Making Accessibility Part of the Design Process – Part 3

Comments 0

Share to social media

Naviagation, flow, and testing it all

This article is part of a larger series written by Benedict Ampea-Badu on including accessibility in your design thinking. You can find the list of series articles here.

In this last segment of the series, we’ll delve into the crucial elements of navigation and flow, exploring further the part of web accessibility that ensures users can effortlessly navigate online content. Additionally, we’ll shine a spotlight on the indispensable practice of regular testing, an ongoing commitment that goes beyond compliance, providing invaluable insights into real user experiences and fostering continuous improvement.

Ensuring a seamless online experience for everyone and facilitating smooth navigation boils down to adhering to the fundamentals of web accessibility. It boils down to carefully planning how websites are laid out, making it easy for users to explore different things effortlessly. When developers grasp how users interact and tackle possible issues, they go beyond just ticking boxes on a checklist. Instead, they create websites that truly put users first, considering how people actually use and prefer to browse.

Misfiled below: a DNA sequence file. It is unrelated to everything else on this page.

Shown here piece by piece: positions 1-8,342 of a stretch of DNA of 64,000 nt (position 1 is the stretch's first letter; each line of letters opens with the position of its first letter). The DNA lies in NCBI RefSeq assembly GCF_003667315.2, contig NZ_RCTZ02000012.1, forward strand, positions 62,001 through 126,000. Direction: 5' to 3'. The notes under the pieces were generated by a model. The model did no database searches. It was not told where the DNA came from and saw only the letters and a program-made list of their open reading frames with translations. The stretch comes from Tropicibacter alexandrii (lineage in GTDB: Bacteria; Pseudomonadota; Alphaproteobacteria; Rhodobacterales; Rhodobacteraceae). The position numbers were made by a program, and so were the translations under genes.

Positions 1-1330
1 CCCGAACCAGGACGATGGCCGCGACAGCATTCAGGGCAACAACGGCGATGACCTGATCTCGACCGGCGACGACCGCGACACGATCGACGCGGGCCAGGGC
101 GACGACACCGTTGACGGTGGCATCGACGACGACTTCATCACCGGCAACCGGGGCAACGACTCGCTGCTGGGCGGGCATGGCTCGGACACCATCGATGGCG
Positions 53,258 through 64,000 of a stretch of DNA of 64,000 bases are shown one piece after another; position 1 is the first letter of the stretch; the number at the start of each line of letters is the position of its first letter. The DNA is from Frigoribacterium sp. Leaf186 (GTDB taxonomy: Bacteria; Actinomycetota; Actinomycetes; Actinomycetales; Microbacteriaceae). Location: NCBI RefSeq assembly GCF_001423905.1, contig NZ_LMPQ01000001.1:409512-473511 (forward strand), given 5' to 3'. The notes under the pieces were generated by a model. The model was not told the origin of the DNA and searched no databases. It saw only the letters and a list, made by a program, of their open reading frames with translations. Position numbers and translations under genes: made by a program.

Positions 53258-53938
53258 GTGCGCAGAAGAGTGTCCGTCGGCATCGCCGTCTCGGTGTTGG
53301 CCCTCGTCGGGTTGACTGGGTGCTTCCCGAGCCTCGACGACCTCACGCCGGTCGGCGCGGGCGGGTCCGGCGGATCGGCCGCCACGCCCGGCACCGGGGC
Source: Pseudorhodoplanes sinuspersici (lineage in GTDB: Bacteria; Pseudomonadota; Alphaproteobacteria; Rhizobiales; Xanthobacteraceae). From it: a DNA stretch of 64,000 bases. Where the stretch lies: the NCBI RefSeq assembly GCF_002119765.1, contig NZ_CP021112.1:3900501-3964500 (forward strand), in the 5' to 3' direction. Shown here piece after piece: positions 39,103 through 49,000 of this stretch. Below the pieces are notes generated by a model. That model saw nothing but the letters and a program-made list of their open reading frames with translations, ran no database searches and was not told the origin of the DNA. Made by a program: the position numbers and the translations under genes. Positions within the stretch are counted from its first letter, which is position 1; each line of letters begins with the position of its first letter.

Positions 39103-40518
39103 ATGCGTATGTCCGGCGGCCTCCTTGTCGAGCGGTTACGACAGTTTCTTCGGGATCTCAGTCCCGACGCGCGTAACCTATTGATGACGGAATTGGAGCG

As we discuss further to topic of web accessibility, keep in mind that, it’s more than just adhering to a set of rules. As established earlier, it is an ongoing commitment, outlined in a simple guide that adapts to the ever-changing digital world. Our aim, in the end, is to build an online space where everyone’s needs matter. The big picture is creating an environment where equal access isn’t just a concept but something real. It means crafting an online experience that not only follows the rules but is genuinely welcoming to all users, no matter their abilities or backgrounds.

Navigation and Flow

Navigation and flow are fundamental aspects that shape our online experiences. In the digital experience, navigating through websites and smoothly flowing from one piece of content to another is crucial for users to find what they need effortlessly. Imagine a well-designed road map that guides you seamlessly through different destinations – that’s the essence of navigation and flow on the internet. The WCAG 2 concepts ensure that users, regardless of their abilities, can easily discover and explore web content, creating a shared intuitive and enjoyable online experience. If you need a refresher in the guidelines, go to

For Navigation and flow, we will mainly focus on Guideline 2.4 (, which highlights all the requirements concerning navigation and flow. Websites built with this guideline provide better accessibility for diverse users, particularly those with disabilities, by facilitating the discovery of web content and navigation of the website.

Finding relevant content and keeping track of its location on a webpage is often challenging for people with disabilities. By emphasizing the benefit of providing clear information about the user’s current location and available navigation options, the guideline aims to tackle the challenge.